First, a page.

So, for me, like everybody else who gets severely depressed, there comes a point when you say, "OK. If I can't feel, if I can't care, if I can't think, I can't concentrate, I can't remember, I can't read, if I can't love, where am I? Who is in there? Where is the humanity? It's gone." And the pain is agony, it just is unrelenting. In my case, I had stopped my medicine, my lithium, and I had gotten wildly manic and then I got paralytically depressed for 18 months. There was not a time during those 18 months that I can remember feeling OK. At some point I tried to kill myself. I think, again, it's very hard to describe the kind of pain that goes on in severe depression because it's just the words are not there.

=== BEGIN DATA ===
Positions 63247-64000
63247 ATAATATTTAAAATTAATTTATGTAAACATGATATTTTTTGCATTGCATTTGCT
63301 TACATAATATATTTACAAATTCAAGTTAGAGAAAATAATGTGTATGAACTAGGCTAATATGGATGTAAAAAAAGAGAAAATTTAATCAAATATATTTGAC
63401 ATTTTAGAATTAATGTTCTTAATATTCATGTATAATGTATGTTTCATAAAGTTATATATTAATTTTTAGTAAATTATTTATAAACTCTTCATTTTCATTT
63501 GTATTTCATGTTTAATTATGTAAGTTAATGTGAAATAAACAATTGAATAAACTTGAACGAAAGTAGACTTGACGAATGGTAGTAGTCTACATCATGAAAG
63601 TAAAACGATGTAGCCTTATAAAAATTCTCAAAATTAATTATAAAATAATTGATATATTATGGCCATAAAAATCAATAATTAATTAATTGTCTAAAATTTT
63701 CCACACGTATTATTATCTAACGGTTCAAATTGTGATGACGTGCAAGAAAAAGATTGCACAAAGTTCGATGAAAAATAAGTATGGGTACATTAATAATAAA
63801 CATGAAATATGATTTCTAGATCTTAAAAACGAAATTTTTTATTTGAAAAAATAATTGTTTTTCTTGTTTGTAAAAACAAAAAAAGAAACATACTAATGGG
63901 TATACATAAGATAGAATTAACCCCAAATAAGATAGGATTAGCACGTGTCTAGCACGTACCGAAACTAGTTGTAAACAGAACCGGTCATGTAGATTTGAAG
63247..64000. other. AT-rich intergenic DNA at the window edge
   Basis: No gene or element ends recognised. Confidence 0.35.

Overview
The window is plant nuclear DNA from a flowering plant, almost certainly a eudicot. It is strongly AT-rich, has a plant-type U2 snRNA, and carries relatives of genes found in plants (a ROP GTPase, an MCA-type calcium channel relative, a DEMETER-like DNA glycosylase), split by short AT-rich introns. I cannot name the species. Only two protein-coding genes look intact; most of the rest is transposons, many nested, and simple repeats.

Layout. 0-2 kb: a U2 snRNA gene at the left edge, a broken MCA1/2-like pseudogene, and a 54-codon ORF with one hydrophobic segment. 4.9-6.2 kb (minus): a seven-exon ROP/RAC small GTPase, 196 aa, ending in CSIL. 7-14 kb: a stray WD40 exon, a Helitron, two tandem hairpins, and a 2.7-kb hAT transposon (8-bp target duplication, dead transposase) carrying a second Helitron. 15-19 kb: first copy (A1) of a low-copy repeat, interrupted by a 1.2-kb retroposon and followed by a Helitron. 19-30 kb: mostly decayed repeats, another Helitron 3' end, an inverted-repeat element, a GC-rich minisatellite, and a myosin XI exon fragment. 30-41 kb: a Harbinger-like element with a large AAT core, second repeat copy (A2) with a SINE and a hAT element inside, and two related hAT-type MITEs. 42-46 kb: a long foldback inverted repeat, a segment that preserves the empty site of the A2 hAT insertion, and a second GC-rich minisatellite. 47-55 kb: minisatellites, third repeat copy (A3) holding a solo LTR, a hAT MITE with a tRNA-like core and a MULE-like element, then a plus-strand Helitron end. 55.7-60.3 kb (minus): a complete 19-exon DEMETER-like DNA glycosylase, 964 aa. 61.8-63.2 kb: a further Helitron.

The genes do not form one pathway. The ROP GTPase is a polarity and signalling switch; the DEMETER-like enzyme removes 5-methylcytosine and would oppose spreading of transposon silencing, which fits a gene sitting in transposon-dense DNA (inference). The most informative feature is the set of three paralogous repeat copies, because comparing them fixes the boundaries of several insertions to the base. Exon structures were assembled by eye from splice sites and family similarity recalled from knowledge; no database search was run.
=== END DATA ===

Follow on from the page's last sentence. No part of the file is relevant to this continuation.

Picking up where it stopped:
Recorded On: September 30, 2009
What happens when life loses any semblance of stability and one is subject to waves of cosmic and sometimes terrifying hallucinations? For Kay Redfield Jamison, a clinically bipolar professor of psychiatry and a mental health expert, this uneasy consciousness was a way of life.
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What is human dignity? Here's a primer, told through 200 years of great essays, lectures, and novels.
- Human dignity means that each of our lives have an unimpeachable value simply because we are human, and therefore we are deserving of a baseline level of respect.
- That baseline requires more than the absence of violence, discrimination, and authoritarianism. It means giving individuals the freedom to pursue their own happiness and purpose.
- We look at incredible writings from the last 200 years that illustrate the push for human dignity in regards to slavery, equality, communism, free speech and education.